Preferred stock exchange traded funds have offered investors the best of both worlds so far in 2012 — higher prices and a nice dividend stream to boot.
Preferred shares and ETFs that hold them could get see a further spike in popularity as investors search for yield.
Preferred shares have been outperforming for most of 2012, especially because of their high dividend yields. Preferred shares are senior to common stock and many have credit ratings similar to bonds, which protects investors if a company were to liquidate or merge, reports Dave Fry for The Street.
The $7.7 billion iShares U.S. Preferred Stock Index (NYSEArca: PFF) has a dividend yield of 7%. The fund is up 7% year to date and has rallied above its 200-day moving average.
“PFF has done very well of late and is paying a pretty high dividend stream,” writes Chris Kimble at Kimble Charting Solutions. “Keep a close eye on PFF right now, as the near term price action in [the ETF]could be a tip to what banks and the broad market do from here.”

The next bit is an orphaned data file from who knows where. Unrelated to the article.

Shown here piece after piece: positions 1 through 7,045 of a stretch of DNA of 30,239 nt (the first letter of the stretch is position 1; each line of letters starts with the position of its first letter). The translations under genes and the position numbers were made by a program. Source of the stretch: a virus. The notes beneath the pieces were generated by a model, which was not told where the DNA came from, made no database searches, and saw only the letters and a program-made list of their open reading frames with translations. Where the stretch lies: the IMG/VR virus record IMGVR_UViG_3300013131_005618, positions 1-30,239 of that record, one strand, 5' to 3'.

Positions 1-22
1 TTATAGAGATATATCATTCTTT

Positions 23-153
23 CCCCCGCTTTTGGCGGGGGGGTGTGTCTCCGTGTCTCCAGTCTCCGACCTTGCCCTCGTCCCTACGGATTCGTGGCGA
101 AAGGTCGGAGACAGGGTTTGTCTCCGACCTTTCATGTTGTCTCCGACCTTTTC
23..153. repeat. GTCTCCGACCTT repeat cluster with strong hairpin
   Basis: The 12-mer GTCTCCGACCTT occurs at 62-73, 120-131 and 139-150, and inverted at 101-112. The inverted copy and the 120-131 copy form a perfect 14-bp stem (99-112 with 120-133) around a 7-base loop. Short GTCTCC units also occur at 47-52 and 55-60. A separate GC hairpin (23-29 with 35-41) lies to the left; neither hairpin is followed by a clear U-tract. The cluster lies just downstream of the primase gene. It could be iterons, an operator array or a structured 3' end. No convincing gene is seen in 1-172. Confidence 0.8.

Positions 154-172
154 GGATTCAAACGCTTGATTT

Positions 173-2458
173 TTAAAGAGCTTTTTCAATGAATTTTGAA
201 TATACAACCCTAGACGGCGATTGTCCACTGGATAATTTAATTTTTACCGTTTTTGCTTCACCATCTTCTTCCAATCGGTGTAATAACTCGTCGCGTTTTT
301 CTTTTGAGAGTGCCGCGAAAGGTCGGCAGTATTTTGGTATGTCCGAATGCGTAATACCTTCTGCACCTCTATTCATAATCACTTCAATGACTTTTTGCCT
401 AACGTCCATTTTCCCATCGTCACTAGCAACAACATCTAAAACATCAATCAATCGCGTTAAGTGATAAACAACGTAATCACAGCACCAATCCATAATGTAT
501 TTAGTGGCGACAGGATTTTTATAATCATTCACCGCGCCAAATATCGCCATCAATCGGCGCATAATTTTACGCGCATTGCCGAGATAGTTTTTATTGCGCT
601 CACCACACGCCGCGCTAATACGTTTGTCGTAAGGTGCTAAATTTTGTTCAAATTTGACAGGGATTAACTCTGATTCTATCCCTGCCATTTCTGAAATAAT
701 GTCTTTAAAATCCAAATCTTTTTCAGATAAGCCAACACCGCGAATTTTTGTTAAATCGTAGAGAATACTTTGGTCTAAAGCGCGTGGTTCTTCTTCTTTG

“Because of their hybrid debt and equity characteristics, preferred shares are treated as Tier 1 capital under new bank regulatory capital requirements. This is why we saw increased issuance of preferred stock in the U.S. during the financial crisis as U.S. banks tried to strengthen their balance sheets,” John Gabriel wrote in a Morningstar fund analysis. [Bank Rally Lifts Preferred Stock ETFs]